Healthcare startups focus this pandemic
Sridhar Pillalamarri says, “ In simplistic terms, healthcare comprises two large boxes.
Pre-stage: This is called the diagnosis stage when somebody is ill.
Post-stage: This is called the treatment stage. Lots of follow-ups happen in this stage
A lot of start-ups are making inroads and actually developing things that will contribute to a greater extent. It is basically the technology that brings in a lot of changes here. Our focus is to provide end-to-end solutions to specific problems. For example, Radial Radiology. A lot of startups are focussing to ensure electronic regions this time so that we can access the problem and possibly reach out to certain parts of the country with good, reachable, and sizable amounts of healthcare. But the vast population doesn’t have it.
There are several startups today not focussing to bring technology elements both in terms of diagnosis and follow-up. Both Sundar and I have 30 +years of experience in the healthcare industry embedded with space technology. We started this journey into healthcare and actually felt that it is feasible to put technology efficiencies into possibilities.
There is a lot of learning we have to undergo in this process. So there is ample opportunity, scope, and a lot of work already happening. It depends upon how the entire thing shapes up. Different startups have different visions. Everything will collaboratively come to some conclusion which is definitely going to happen at a positive time.”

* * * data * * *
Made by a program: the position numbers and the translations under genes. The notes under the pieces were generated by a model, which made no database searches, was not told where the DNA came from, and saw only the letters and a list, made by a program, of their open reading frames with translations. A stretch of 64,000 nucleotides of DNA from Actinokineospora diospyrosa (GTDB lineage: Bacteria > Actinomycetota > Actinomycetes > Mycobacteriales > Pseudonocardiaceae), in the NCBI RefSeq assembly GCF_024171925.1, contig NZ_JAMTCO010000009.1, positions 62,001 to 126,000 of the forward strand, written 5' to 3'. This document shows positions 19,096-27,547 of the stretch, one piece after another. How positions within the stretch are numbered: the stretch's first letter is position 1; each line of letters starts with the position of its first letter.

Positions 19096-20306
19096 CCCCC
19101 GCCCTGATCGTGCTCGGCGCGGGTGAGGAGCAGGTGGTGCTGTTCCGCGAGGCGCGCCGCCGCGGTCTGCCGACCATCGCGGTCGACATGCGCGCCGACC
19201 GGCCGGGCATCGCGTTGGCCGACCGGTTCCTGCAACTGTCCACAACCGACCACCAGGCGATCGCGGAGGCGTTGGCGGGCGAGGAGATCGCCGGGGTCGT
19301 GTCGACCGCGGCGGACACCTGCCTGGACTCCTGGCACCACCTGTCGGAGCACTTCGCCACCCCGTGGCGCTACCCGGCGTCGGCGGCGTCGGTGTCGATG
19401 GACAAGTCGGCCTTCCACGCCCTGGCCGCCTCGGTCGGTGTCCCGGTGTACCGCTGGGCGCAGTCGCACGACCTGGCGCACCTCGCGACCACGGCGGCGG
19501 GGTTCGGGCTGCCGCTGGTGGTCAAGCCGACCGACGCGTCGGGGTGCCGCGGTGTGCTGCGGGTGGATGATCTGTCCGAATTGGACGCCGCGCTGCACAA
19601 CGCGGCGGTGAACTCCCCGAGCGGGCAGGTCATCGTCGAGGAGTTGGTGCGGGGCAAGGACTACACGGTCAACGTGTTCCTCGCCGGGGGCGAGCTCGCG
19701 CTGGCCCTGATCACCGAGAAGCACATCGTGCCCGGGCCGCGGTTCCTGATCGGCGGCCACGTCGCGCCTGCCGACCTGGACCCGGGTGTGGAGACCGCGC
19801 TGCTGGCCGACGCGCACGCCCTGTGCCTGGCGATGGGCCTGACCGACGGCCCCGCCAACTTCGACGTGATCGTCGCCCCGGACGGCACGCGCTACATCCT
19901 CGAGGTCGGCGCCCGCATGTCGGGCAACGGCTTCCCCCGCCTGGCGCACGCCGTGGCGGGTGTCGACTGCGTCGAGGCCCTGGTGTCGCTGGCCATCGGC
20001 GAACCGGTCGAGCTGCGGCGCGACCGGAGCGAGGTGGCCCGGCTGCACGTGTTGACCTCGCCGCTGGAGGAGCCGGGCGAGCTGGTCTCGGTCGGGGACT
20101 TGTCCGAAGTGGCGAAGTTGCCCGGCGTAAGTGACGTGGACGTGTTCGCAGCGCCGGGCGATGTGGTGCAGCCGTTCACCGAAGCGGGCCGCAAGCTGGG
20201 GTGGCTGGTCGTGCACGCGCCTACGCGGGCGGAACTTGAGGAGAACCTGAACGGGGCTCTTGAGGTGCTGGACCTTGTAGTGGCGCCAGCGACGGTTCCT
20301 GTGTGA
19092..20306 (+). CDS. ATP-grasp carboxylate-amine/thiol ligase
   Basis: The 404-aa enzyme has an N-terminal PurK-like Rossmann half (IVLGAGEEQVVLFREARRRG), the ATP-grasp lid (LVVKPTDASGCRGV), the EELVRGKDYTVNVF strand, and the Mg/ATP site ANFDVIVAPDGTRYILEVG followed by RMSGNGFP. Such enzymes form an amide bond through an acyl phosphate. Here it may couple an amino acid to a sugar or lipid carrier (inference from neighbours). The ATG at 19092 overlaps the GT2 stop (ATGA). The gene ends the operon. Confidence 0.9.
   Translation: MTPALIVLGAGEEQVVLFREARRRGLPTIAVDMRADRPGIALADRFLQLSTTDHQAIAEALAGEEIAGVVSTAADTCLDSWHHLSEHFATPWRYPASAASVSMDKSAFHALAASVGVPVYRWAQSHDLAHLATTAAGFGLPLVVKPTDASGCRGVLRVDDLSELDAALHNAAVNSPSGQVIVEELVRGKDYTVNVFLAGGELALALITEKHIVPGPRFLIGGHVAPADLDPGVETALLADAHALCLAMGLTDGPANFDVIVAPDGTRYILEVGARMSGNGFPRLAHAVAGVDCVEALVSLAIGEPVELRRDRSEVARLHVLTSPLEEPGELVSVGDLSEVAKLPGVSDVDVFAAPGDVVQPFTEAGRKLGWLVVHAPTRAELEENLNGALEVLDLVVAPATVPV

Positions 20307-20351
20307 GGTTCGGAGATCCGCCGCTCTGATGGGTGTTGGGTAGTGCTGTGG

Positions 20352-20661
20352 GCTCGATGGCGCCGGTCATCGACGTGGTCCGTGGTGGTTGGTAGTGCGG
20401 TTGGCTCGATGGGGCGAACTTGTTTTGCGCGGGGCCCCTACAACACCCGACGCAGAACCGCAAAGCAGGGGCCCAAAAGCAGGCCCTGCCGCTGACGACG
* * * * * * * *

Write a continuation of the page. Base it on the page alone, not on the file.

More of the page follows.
The economic landscape of the healthcare sector
Sundararajan Srinivasan informs, “ There is an economic part in healthcare which will change the economic landscape. You have to go to the center of the healthcare i.e hospital or healthcare center where economies of scale exist. This is where all the skilled workers meet. The centralized hospitals are not the only places where you get 100% healthcare. Close to 40 - 50 % of healthcare would come away from their expenses. This is the vision we are unfolding according to what we see. And that's why we embark on the name of our company itself as “Ubiquitous Care.“ We care for you at a scale where we are trying to push forward.
Healthcare accessible from home is possible now
Sridhar Pillalamarri says, “ We have focussed on follow-up care. That's how we started when we looked at this is those complex illnesses that need home healthcare. You can see the home health care market also growing primarily. A large chunk of human care was focused on primary care and nursing caretaker. We ourselves, both Sundar and I, in our own families, have seen situations where complex illness like cancer does require a whole lot of attention. A simple nurse or caretaker cannot help post-discharge from a hospital. The question right now is a form of care that has a lot of requirements of actually having a “Doctor Connect.”